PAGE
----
For years, PCs weren't taken seriously as servers.  Now they are -- and where has Sun gone, or HP-PA, or RS/6000 or any of those?   Blips on the radar compared to x64 servers these days.

PCs weren't taken seriously as under-the-TV appliances.  Now, with Media Center, they are.

(Do I even need to mention that Apple finally abandoned their custom platform and went to commodity PC hardware?  Didn't think so.)

And finally, PCs are not taken seriously for console-type entertainment.  Which brings us to where we are today.

The PS3 and Wii that are being launched this weekend mark the death nell of the console as we know it.  Next stop is no surprise... it's a PC that acts a lot like a console. 

Take one look at it and you can see the PS3 is the creation of a consumer electronics company.  It's being billed as an all-in-one entertainment console for your HD-TV.  Sony has gone as far as to claim it's "a computer."   One of the selling points is that you can browse the web for it.  Another selling point is that you can download movies and games.  It has a proprietary media format in Blu-Ray.

And it costs $600.  

Whereas the $300 that the PS2 sold for might have been equivalent to a $1200 gaming PC at the time, today we could build a pretty reasonable gaming PC for the $600 price tag of the PS3.  And it has all of those selling points mentioned above.  Where's that PC price point going to be if and when Sony tries to launch the PS4?  Given the way prices have gone over the last few years, $600 will buy you a monster quad-core PC in the year 2011 or 2012.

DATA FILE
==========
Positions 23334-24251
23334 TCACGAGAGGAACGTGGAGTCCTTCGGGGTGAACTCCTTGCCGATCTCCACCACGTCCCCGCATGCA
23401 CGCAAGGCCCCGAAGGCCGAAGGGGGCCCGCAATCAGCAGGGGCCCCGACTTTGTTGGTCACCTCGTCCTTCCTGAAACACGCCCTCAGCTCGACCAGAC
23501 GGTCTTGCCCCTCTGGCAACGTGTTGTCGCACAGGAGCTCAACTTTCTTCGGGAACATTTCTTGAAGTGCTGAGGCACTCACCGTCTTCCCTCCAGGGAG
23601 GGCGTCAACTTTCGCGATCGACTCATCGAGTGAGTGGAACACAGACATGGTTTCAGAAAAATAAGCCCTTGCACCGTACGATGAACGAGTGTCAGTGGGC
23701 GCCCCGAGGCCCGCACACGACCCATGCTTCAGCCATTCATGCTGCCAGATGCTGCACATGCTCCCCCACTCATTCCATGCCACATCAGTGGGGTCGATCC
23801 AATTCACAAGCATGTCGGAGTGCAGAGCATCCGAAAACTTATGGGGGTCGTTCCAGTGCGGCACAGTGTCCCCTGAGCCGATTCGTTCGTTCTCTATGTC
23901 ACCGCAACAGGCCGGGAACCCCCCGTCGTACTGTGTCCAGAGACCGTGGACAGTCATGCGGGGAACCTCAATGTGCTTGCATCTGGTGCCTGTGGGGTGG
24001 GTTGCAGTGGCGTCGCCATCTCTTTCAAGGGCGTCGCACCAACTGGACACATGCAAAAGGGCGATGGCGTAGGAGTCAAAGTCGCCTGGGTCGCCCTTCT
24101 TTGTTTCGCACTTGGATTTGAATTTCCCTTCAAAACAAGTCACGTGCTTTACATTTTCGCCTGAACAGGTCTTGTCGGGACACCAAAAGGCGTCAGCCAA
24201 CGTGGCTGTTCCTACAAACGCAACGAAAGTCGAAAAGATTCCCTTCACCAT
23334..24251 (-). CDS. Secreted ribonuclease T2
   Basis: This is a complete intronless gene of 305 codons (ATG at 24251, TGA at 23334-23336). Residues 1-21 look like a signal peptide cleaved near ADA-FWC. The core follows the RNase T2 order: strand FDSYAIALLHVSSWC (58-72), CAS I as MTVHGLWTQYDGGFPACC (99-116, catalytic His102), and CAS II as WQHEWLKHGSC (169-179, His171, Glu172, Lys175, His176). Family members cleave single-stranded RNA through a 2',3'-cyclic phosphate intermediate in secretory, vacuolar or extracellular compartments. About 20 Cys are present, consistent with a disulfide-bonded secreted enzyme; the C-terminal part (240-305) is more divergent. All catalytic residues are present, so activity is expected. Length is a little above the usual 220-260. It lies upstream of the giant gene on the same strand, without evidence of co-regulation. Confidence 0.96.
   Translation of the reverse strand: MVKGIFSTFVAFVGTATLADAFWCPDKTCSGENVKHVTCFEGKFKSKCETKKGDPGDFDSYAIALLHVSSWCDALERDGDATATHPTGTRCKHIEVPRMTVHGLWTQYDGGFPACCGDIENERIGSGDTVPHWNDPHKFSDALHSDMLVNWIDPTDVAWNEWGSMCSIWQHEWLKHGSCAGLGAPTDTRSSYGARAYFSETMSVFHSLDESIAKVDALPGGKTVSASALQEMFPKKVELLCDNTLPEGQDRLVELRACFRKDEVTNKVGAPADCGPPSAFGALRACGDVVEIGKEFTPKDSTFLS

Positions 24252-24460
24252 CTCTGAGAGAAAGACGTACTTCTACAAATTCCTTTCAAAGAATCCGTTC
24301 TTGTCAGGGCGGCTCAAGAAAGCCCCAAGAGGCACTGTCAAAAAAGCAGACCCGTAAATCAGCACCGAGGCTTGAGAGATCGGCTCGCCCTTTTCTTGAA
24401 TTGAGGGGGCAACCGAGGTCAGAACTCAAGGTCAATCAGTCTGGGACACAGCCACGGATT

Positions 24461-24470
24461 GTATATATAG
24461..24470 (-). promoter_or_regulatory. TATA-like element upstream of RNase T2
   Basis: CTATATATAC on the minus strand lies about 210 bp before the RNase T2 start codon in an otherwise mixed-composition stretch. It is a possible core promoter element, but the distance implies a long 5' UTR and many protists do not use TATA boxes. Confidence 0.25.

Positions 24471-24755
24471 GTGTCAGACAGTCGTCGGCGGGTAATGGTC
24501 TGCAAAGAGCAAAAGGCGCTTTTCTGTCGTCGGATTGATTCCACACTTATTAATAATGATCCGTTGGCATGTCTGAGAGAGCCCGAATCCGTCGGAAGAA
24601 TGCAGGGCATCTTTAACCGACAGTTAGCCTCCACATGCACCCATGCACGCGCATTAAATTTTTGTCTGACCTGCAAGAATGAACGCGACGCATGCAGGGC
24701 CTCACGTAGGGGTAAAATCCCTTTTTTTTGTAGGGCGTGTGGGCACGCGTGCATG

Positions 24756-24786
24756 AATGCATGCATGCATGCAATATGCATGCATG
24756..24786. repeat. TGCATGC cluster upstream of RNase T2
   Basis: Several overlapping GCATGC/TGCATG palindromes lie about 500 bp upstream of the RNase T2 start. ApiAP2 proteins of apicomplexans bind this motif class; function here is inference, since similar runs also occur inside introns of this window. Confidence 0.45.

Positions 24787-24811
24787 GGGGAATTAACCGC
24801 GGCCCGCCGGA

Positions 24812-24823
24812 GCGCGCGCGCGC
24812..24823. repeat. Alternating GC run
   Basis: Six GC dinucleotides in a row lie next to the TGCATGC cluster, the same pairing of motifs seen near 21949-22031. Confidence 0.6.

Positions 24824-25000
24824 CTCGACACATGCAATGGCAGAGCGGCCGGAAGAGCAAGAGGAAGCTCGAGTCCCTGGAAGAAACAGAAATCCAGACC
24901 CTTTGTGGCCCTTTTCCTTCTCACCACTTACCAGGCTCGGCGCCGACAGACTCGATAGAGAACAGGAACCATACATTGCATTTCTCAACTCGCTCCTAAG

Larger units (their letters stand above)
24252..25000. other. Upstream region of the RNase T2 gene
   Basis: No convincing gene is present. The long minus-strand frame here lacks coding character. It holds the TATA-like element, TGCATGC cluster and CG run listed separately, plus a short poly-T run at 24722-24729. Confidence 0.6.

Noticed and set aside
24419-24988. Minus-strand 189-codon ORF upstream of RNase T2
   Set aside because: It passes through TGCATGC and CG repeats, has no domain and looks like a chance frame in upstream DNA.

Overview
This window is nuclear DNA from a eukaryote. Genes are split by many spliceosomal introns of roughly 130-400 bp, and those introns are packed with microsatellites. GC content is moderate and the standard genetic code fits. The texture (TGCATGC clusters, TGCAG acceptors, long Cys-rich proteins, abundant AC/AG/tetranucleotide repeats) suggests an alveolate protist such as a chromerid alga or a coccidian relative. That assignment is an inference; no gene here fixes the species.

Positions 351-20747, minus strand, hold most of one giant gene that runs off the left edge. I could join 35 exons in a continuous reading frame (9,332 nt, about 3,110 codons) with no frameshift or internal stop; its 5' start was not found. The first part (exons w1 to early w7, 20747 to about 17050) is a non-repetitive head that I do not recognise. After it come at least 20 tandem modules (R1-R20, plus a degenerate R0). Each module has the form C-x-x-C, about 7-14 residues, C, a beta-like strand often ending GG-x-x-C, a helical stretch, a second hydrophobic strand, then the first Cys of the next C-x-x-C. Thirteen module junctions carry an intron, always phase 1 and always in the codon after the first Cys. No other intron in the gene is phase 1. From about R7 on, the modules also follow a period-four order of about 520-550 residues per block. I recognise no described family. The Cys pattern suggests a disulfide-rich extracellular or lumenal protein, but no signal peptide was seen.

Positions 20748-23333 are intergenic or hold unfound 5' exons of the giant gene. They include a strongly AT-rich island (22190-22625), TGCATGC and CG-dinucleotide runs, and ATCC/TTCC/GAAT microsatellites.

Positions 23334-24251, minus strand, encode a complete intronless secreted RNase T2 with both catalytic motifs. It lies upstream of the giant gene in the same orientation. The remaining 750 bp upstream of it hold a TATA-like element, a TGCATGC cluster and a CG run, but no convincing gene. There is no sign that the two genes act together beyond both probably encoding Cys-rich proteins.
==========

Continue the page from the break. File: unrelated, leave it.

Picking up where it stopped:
And let's look at what Sony had to do to make this console.  They had to invent and fab a completely new processor architecture.  They had to build all new dev tools since the PS2 and PS3 are very different to code for.  And on and on.    The ROI is dropping fast for consumer electronics makers that want to enter and stay in this market by building custom hardware like Sony has done here.

Nintendo had a good idea with the Wii:  make a Gamecube version 1.1 with a new controller and "novel" gameplay.  My bet: next time Nintendo won't even release a console.  They'll build their games around a PC and build custom controllers (if the Wii controller concept takes off).  Why on earth would Nintendo keep manufacturing these consoles if the Wii is successful and they prove they don't need to?

The original Xbox fits the bill of a commodity console more than the Xbox 360.  It's pretty clear that's what Microsoft was thinking when they released the original Xbox.  I think we'll see that again.  The Xbox 3... errr 720... errr.... 4... will probably look a lot like a PC again.  You might even play PC games directly on it.  Maybe it's just a special configuration of DirectX 11 or 12 hardware that lives up to some standard. 

After hearing all day about people paying $3K for a PS3, or waiting in line for hours and hours, I couldn't help but realize that this probably marks the end of the console run.  The ROI isn't there if we don't see game consoles die off to commodity PC hardware.   It's the way everything else has ever gone with the PC, because it's the cheapest and most effective method for growing a market around technology that's continually plowing ahead.

Monday, November 13, 2006

Gears of War froze my Xbox 360 while PAUSED.

I paused the game, came back 5 minutes later, and it was frozen.

I've had I think one or two freezes on my 360 -- both in Madden.  I wrote it off to cosmic rays or whatever.  But now Gears of War has frozen my 360 three times in less than an hour of playing the game, once while paused. 

I'm starting to think Microsoft really did drop the ball with the Xbox 360 manufacturing as everyone claimed they did.  Previously I thought it might have been overblown since I've only seen one "ring of death" on the 360, it was one we had at work.  But if the console hangs and freezes after being in a consumer's hands for 6 months, what's that supposed to mean?

I guess I'll call Microsoft tomorrow and see what they can do for me.  Probably tell me to shell out another $400 on an Xbox.  Yeah right!  How about I just won't buy anymore games for it?

Reselling launch consoles should be banned

Basically you should have to sign a contract that you're going to buy the console for yourself.